The Dictator of Chechnya Was Briefly Back on Instagram (Updated)

Ramzan Kadyrov, wearing a black shirt and a bushy beard, stands in front of two other men.
Chechnya’s leader Ramzan Kadyrov arrives to attend a ceremony inaugurating Russian President Vladimir Putin on May 7.
Sergei Savostyanov/Getty Images

Update, Nov. 15, 2018: Kadyrov’s account has been blocked again. An Instagram spokesperson told Slate by email, “this account was mistakenly restored and has now been removed.”

Original post:

He’s back!

After almost a year, the Instagram account of Chechen dictator Ramzan Kadyrov appears to have been unblocked as of Wednesday, and the social media–savvy strongman celebrated with a lengthy ode to his pistol, which he refers to as his “friend,” “brother” and “unpretentious comrade.”

This is pretty tame for Kadyrov, who uses a picture of his mentor and hero Vladimir Putin as his avatar on Instagram. The Chechen leader became famous for posting photos of himself shaking hands with white tigers and posing with famous friends like Gérard Depardieu and Floyd Mayweather. In 2016, he was mocked by John Oliver for using his account to ask citizens for help finding his missing cat.

Kadyrov’s accounts on Instagram and Facebook were blocked in December shortly after he was sanctioned by the U.S. Treasury Department under the Magnitsky Act, a human rights law. Facebook, which owns Instagram, said it had a “legal obligation” to disable the accounts. Kadyrov is accused of widespread extrajudicial killing and torture of his political opponents, a brutal crackdown targeting gay and bisexual men, and links to political assassinations including that of former Russian Deputy Prime Minister Boris Nemtsov, an opponent of Putin.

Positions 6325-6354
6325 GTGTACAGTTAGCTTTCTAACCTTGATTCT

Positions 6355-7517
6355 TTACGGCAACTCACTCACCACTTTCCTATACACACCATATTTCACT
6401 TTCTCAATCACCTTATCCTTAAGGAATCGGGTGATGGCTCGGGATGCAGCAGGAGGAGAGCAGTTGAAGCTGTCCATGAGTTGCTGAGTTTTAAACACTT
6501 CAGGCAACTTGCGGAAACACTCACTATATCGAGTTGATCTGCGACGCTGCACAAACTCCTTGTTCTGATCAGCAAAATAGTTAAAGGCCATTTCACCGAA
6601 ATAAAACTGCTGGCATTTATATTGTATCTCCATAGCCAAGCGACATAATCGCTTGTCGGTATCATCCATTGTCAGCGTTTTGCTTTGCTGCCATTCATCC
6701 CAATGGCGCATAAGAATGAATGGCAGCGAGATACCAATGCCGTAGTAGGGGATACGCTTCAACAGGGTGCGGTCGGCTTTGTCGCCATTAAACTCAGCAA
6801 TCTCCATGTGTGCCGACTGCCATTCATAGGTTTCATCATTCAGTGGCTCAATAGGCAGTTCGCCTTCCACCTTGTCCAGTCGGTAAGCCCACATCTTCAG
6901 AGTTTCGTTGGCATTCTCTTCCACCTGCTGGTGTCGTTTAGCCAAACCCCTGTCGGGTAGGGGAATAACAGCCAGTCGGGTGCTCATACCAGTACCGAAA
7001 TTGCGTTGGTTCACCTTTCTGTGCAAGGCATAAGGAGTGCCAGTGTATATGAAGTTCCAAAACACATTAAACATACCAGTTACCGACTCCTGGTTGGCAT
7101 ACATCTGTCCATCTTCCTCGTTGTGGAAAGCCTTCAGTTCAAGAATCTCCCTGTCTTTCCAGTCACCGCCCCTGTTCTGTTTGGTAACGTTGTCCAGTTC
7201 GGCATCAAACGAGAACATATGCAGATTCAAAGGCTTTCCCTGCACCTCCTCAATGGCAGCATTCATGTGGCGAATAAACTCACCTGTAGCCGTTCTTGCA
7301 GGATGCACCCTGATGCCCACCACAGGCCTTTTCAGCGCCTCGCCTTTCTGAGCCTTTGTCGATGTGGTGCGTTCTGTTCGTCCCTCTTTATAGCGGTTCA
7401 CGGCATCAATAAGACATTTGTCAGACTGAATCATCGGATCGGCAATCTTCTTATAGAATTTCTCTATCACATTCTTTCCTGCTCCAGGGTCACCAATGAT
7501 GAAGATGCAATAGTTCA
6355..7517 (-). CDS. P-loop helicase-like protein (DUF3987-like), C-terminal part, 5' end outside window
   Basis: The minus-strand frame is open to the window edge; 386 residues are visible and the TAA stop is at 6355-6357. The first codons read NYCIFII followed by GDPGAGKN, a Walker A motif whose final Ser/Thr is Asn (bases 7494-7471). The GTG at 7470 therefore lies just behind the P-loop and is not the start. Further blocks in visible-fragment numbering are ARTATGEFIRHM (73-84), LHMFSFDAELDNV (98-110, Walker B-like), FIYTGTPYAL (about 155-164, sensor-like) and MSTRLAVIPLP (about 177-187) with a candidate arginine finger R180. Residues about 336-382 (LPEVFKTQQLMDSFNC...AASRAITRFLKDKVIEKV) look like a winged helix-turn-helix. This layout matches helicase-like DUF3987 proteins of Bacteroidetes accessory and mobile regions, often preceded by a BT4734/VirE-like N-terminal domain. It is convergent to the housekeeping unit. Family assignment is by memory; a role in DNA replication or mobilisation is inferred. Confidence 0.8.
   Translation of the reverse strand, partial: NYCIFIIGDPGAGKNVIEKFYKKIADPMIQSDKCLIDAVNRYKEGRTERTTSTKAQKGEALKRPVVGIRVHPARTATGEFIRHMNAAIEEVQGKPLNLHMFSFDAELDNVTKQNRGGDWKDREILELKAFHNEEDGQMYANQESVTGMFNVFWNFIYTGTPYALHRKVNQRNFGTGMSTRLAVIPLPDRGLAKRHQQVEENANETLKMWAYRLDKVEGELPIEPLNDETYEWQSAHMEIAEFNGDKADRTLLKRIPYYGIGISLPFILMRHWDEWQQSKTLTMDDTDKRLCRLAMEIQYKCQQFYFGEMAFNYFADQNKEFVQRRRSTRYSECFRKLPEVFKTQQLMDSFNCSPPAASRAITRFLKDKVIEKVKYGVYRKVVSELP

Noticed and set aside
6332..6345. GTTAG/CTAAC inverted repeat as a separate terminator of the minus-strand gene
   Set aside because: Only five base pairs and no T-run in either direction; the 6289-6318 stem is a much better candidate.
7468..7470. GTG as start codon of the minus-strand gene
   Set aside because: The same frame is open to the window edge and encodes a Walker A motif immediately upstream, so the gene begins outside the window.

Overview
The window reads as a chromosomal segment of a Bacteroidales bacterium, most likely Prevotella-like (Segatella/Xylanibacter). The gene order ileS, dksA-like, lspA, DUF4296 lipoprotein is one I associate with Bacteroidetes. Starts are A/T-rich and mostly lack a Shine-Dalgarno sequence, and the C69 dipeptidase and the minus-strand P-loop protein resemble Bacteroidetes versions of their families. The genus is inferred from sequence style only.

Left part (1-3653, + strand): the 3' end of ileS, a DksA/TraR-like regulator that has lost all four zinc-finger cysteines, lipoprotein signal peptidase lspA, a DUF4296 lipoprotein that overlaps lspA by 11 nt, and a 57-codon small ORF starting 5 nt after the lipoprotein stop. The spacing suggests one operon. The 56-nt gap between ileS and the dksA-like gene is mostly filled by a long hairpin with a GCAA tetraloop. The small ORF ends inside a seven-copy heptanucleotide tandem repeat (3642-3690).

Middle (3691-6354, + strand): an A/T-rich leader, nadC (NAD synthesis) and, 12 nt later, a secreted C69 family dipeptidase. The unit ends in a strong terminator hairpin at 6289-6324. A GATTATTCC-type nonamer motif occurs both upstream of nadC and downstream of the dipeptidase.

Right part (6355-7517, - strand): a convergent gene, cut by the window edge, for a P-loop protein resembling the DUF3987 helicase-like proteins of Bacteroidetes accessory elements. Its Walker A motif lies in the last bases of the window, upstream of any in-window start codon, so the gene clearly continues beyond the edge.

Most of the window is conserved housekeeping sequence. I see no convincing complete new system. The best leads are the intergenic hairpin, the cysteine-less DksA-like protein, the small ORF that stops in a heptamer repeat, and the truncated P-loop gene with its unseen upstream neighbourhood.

Kadyrov responded to his blocking by announcing that he would be switching to a new “Chechen” network called Mylistory, which would be “as good as foreign ones.” Mylistory is currently available for download in Apple’s app store, and senior officials including Putin and Prime Minister Dmitry Medvedev have accounts.

While human rights advocates certainly weren’t sorry to see Kadyrov’s Instagram go, some did raise questions about the lack of transparency and consistency around the ban. (Other prominent targets of U.S. sanctions, including Venezuelan President Nicolas Maduro and Iranian Quds Force Commander Qasem Soleimani, are still active on U.S.-based social media networks.) Those questions are likely to return now that Kadyrov’s account is back online, and the timing is odd given that just last week, Instagram disabled another Kadyrov account, which the Chechen government said was set up by his supporters.

He’s certainly done little in the past year to improve his behavior.